“It’s part of a cover-up”: Why do MPs want to change the Mental Health Act’s name?

As the legislation faces a review, politicians want it renamed.

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In October last year, Theresa May announced a review of the Mental Health Act. The legislation, passed in 1983, is best known for its use in sectioning patients suffering mental illness.

Over the last ten years, use of the Act has been increasing. A rising number of people are being detained – a disproportionate number of them from black and ethnic minority groups, particularly those of African-Caribbean and African descent.

This is why an advisory panel made up of 31 psychiatry experts, healthcare and social work professionals, politicians and activists are reviewing the Act and its use.

Led by head of psychiatry at King’s College London and former President of the Royal College of Psychiatrists Professor Simon Wessely, the review is looking to improve a process by which the balance of a patient’s rights with their best interests is notoriously tricky to strike – and sometimes legally confusing.

The interim report on overhauling the Act, released earlier this month, acknowledges the rising awareness and treatment of more common mental illnesses like depression and anxiety – but warns “the most severe forms of mental illness” remain in “the shadows”.

“Those with the most severe forms of mental illness have the greatest needs, and continue to be the most neglected and discriminated against,” reads the report. And these are the people who are most likely to come into contact with the Mental Health Act.

 Two MPs are looking to overcome this stigma in the very branding of the Act itself – by changing its name to the “Mental Illness Act”.


Helen Whately, member of the review’s advisory panel and chair of the all-party parliamentary group on mental health, has sent a letter with her fellow MP Johnny Mercer, who is vice-chair of the group and a member of the Health Select Committee, calling for the review to change the Act’s name.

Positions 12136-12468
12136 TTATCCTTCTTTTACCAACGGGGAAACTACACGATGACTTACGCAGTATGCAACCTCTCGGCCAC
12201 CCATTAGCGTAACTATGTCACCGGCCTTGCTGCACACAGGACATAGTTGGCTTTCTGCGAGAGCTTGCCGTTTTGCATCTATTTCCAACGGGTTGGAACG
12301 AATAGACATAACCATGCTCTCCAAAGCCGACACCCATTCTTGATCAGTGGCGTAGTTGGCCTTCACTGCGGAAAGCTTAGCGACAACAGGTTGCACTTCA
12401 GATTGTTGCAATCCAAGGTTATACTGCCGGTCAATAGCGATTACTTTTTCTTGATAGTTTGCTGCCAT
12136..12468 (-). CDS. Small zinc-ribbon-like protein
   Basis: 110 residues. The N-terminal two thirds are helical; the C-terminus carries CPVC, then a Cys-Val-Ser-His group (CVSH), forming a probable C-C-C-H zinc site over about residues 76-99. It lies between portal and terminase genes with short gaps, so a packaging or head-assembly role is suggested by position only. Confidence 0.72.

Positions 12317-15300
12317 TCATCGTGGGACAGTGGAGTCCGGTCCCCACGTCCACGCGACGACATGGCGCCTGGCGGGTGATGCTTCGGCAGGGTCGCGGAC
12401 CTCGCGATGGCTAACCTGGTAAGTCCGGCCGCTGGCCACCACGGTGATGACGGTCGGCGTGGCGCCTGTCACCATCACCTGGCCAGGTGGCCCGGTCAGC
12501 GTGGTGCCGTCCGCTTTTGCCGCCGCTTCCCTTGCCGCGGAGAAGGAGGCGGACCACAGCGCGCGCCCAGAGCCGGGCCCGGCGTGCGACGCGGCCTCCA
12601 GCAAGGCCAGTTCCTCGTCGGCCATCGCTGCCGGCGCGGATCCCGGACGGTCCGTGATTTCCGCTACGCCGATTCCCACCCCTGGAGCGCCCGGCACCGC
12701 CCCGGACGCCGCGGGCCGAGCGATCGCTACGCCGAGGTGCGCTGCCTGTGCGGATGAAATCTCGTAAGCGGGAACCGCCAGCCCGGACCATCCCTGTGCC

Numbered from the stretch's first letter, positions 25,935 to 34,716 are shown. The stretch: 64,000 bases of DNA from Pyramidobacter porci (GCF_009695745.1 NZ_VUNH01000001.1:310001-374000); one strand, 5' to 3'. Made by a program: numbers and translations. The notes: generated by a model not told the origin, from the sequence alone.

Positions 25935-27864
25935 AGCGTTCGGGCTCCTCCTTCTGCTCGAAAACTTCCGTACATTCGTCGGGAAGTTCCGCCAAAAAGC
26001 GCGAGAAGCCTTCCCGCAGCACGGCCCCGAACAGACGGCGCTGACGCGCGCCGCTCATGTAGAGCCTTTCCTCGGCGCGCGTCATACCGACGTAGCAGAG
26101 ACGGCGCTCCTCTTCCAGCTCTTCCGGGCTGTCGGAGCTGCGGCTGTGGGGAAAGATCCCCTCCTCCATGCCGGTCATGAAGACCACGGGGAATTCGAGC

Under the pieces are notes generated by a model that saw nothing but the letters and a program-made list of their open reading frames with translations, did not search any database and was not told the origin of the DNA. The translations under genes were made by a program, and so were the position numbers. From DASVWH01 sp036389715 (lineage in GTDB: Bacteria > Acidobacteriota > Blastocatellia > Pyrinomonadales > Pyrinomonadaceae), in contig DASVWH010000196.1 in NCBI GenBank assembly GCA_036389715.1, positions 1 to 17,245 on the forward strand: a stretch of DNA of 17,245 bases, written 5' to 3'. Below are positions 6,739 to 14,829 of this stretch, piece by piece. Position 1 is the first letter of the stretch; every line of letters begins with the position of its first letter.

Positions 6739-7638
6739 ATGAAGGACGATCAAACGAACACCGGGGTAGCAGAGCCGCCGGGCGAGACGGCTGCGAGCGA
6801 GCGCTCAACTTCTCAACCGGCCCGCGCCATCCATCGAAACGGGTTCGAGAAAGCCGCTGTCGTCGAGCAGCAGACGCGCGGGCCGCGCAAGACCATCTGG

The reason given in the letter is that the name, focusing on “health”, doesn’t directly refer to what the Act is for: illness.

“The Mental Health Act comes from an era when there was this sense of shame. If we are truly committed to ending the stigma, the Act should play its part. Let’s say it as it is, and rename it as the Mental Illness Act.”

This is not a new focus for Mercer, who opened up about his experience of OCD earlier this year. “For me, this crusade on mental health is very personal,” he says.

A few months ago, he found himself “wincing” during a radio interview when referring to the Mental Health Act. This made him think the Act’s name should be changed, so that people ask “why is it ‘Mental Illness’?” and start talking about those conditions without shame.

Mercer raised the idea in a recent interview with the Telegraph, adding that mental health trusts should be renamed “mental illness trusts”, in the hope of bringing about a better understanding of mental illness.

“It’s so clear to me in my mind what mental health is, I want to try and articulate that better,” he tells me. “One of the best things we can do is try and separate mental health and mental illness.”

He breaks down the difference: “Mental illness is diagnosable, you get treatment from the state, the legislation is there to protect you. Mental health is something a lot of us do every single day,” he says. “I go running for my mental health.”

Whately condemns the Act’s name as “fundamentally misleading”, and accuses it of being a “throwback to the days when there was so much stigma about mental illness that people didn’t describe it like that”.

She says it’s “almost like it’s part of a cover-up that it was called the Mental Health Act”, warning that there is “still the stigma, and actually we’re talking much more about ‘mental health’ now but people talk far less about serious mental illness”.

Whately also goes further, urging a change in casual use of phrases in the media and everyday language, like “committed suicide”, and describing things as “insane” and “crazy”.

“Insane means something. Shouldn’t we think again about how we use that language?” she asks.

Professor Wessely only received the MPs’ letter this week, and the panel hasn’t yet met to discuss a potential name change.

While it seems the review’s priorities – about pursuing dignity and tackling discrimination in the detention process – will take precedence, one panel member argues off the record that a name change shouldn’t be overlooked: “It’s bigger than the detail, in a way.”

Anoosh Chakelian is senior writer at the New Statesman.